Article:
But the new wealth that could have been built with that money will now go uncreated.
Someone might argue that the money was not in circulation anyway, so Hurricane Irene took it out of “storage” and made it active. I’ll grant that for the sake of the argument and I also recognize that how fast money moves around has a lot to do with how fast wealth is created (it’s easier to get rich if you can move money from here to Singapore overnight instead of over the course of two risky years at sea). But the fact remains that money that had been available for wealth creation has now been made unavailable because it was used for wealth recreation.
In other words, we should not look at the destruction of wealth/property as an economic boon. The best it can is relocate wealth. But it will certainly destroy some. It does not create any.
The third argument I’ve seen is that somehow the response to Hurricane Irene defends “big government.” In fact, what it defends is defined government. I’m not sure any conservative conservative (as opposed to libertarian conservative) ever has been opposed to a government organizing efforts and resources to handle a calamity. That isn’t what we’re opposed to. We’re opposed to government that has no defined limits on its role. We’re opposed to governments that create calamities and then present the government as the only solution. Take education, for example.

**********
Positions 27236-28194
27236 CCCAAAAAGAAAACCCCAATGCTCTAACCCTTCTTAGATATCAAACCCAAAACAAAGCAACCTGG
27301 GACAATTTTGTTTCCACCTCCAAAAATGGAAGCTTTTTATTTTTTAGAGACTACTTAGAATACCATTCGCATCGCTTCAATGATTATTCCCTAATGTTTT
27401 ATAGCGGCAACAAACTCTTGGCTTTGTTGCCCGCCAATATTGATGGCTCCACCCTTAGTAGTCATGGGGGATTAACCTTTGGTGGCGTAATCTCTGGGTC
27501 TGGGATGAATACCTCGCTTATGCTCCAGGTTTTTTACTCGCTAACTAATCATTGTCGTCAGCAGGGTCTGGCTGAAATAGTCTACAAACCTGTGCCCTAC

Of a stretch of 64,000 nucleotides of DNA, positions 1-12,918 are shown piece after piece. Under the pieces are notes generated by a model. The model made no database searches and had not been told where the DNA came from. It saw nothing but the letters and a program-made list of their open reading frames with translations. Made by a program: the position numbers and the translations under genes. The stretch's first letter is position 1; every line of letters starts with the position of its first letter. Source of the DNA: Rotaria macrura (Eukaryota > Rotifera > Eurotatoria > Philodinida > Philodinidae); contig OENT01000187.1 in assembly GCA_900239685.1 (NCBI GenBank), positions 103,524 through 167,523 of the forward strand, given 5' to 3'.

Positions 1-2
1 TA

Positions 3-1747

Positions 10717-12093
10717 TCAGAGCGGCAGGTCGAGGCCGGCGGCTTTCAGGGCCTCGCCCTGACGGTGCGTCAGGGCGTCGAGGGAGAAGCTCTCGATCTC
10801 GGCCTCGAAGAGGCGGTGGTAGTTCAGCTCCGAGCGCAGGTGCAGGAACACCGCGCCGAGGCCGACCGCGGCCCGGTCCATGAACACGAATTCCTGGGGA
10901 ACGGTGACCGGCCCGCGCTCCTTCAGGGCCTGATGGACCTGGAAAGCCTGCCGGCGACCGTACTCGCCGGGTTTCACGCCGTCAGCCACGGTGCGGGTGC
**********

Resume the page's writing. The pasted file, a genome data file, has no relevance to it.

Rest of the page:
That’s why we like our constitution. In the end, it’s what defines the role of the federal government. It’s a job description. I can assure you, I don’t let my employees define their job descriptions as a living document. Why would I let my representatives?
Hurricane Irene did not show the value of big government. It’s too early to draw conclusions about performance, but if in fact the government did a good job on Irene (a better job than local governments and private citizens could have done), that’s great. That hardly suggests that they should use the tax code and health care to develop a centrally planned economy or that they are capable of running our schools.
A hurricane is a pretty predictable event compared to the American economy. Let the federal government develop its weather tracking systems if it can’t be done better by private citizens or local governments. Fine. But it hasn’t done very well tracking the economy, has it?
So what, so far, does Irene mean?
How can we know yet? But one thing it certainly means is that we cannot end suffering, no matter who we choose to blame for it. Secondly, it means that one form of suffering is the loss of wealth and property and that economic fantasies won’t alter that. And third, it means that a well organized, sharply defined, strictly limited (focused) government activity can benefit those who suffer – sometimes. Fail to organize it well, define it sharply, and limit it strictly and you’ve got New Orleans after Hurricane Katrina. Fail to give it a sunset clause and the sun might not rise again.